It’s difficult not to be somewhat introspective about work in these final few days. Our jobs are woven tightly into the fabric of our lives (double-knit for me) and I’m trying to be mindful of the passage.

Study hard in school so you can get in a good college and then get a good job some day (and/or stay out of Viet Nam). I did okay in school but I can’t say it had a lot to do with the (2) jobs I’ve had since 1972. I was lucky.

Dress for the job you want, not the job you have
I wore t-shirts (Hawaiian for dress-up) and jeans during my DJ days. Suits and ties during my management years. These days the employee manual says business casual. Last few weeks I’ve introduced Short-Timer Sloppy, with Coffee Shop Casual launching on Tuesday.

Theoretically, I might never set a wake-up alarm ever again. Or have to be somewhere at a particular time. Three-day weekends lose their magic power. Can you take a vacation if you don’t work? Is every day a holiday? Is that good, or bad? If you have one or two weeks of vacation, you try to get to your destination as quickly as possible… and cram in as much fun as as you can… before racing back to the job. What’s it like when time is no longer a factor?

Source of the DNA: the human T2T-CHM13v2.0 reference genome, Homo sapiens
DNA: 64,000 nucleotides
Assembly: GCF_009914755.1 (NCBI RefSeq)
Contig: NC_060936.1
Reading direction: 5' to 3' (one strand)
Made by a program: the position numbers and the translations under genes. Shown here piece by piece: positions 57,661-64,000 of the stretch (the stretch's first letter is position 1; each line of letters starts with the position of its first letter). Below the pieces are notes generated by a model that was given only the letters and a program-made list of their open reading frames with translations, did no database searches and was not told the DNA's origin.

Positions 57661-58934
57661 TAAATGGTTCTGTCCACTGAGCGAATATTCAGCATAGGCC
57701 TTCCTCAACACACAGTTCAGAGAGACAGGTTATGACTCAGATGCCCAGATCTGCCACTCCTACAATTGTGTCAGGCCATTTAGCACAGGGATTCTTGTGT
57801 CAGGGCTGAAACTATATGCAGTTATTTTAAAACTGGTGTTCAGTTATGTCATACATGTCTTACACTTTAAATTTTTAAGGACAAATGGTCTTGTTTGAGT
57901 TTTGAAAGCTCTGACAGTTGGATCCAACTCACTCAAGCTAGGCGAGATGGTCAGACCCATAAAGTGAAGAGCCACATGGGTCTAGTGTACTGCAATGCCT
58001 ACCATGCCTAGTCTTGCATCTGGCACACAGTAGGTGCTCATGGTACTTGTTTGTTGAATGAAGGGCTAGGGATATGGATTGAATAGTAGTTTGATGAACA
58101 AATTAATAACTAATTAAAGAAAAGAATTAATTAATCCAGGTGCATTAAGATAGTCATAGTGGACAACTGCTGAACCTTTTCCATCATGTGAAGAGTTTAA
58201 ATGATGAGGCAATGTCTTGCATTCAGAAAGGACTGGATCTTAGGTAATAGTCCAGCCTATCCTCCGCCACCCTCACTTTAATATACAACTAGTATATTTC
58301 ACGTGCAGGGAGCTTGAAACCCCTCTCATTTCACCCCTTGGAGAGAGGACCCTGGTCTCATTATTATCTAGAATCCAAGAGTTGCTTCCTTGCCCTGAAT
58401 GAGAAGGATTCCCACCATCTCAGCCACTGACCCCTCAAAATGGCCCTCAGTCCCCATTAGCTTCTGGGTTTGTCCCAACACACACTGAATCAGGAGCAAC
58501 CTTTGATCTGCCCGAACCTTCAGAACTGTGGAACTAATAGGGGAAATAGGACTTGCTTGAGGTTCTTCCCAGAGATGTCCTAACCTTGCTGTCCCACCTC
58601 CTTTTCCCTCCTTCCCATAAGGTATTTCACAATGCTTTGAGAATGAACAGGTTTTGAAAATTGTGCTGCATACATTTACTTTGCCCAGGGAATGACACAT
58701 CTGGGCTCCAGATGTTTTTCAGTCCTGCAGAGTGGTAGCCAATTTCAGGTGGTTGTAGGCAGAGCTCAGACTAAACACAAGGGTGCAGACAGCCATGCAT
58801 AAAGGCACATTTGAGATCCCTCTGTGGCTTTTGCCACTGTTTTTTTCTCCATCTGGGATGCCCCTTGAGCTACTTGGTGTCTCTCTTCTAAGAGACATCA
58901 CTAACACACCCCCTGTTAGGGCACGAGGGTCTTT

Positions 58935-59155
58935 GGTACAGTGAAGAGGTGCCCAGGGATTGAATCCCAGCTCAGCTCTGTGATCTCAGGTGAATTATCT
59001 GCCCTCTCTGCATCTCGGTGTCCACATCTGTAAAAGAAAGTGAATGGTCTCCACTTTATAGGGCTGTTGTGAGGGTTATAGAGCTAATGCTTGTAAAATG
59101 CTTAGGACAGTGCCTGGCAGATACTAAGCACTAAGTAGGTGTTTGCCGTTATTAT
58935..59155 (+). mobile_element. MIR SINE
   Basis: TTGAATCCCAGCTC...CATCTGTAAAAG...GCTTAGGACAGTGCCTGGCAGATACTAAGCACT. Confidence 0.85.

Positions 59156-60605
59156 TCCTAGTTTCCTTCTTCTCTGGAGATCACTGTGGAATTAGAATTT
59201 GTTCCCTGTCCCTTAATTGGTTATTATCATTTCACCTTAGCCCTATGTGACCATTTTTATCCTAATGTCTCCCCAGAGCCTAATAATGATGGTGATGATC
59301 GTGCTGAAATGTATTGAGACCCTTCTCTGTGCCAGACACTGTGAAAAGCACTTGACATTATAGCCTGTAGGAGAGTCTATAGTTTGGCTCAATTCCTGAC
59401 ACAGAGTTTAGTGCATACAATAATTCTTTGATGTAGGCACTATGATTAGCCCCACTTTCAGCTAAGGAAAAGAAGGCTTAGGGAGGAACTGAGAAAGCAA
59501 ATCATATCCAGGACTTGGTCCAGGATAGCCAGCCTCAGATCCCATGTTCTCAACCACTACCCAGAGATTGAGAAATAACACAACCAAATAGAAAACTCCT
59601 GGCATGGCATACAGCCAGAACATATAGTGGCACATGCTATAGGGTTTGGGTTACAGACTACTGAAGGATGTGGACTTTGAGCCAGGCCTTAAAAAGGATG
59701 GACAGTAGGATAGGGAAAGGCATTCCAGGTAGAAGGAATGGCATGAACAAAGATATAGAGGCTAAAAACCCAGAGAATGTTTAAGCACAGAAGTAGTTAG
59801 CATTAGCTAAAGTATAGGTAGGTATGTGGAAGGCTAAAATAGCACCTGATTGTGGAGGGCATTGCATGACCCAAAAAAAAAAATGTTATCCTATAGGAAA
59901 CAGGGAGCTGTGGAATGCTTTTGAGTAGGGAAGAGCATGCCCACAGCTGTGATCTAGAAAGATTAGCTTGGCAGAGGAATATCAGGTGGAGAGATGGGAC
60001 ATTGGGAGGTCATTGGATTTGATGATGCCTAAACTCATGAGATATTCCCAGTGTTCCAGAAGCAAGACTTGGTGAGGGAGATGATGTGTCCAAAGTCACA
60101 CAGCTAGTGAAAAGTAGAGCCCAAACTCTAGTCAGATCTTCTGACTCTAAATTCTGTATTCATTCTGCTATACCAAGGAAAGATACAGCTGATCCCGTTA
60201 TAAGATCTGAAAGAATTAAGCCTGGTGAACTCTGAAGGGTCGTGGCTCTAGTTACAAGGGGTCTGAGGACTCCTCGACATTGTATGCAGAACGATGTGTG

This is probably different for everyone, but it’s easy to let your job become who you are. Never a good idea. I’m looking forward to meeting someone and answering the “What do you do?” question with, “Nothing. I don’t do anything. I just am.” I shredded my company business cards to avoid accidently handing one of those out. I’m hoping for a nice, clean break with the job.

This one might be a challenge for me. I enjoyed my work so much I didn’t cultivate non-work friends as well as I might have. While I am technically adept enough to tele-commute, I seldom did because I liked being around the gang at the office. That will be difficult to replace. We’ll call it a growth opportunity.